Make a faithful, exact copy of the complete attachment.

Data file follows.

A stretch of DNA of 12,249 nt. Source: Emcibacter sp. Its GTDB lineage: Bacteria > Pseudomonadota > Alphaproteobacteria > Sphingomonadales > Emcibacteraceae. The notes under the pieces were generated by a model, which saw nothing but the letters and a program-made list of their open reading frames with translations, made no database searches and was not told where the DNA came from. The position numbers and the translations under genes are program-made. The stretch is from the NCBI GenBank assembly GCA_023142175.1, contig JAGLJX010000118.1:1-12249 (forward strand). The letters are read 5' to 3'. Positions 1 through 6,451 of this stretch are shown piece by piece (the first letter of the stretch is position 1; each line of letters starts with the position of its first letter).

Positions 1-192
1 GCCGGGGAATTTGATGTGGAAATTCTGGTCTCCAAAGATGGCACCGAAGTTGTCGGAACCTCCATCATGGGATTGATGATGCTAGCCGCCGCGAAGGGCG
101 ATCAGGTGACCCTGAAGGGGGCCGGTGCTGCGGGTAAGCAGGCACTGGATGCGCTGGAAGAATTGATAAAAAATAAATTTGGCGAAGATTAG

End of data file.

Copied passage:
A stretch of DNA of 12,249 nt. Source: Emcibacter sp. Its GTDB lineage: Bacteria > Pseudomonadota > Alphaproteobacteria > Sphingomonadales > Emcibacteraceae. The notes under the pieces were generated by a model, which saw nothing but the letters and a program-made list of their open reading frames with translations, made no database searches and was not told where the DNA came from. The position numbers and the translations under genes are program-made. The stretch is from the NCBI GenBank assembly GCA_023142175.1, contig JAGLJX010000118.1:1-12249 (forward strand). The letters are read 5' to 3'. Positions 1 through 6,451 of this stretch are shown piece by piece (the first letter of the stretch is position 1; each line of letters starts with the position of its first letter).

Positions 1-192
1 GCCGGGGAATTTGATGTGGAAATTCTGGTCTCCAAAGATGGCACCGAAGTTGTCGGAACCTCCATCATGGGATTGATGATGCTAGCCGCCGCGAAGGGCG
101 ATCAGGTGACCCTGAAGGGGGCCGGTGCTGCGGGTAAGCAGGCACTGGATGCGCTGGAAGAATTGATAAAAAATAAATTTGGCGAAGATTAG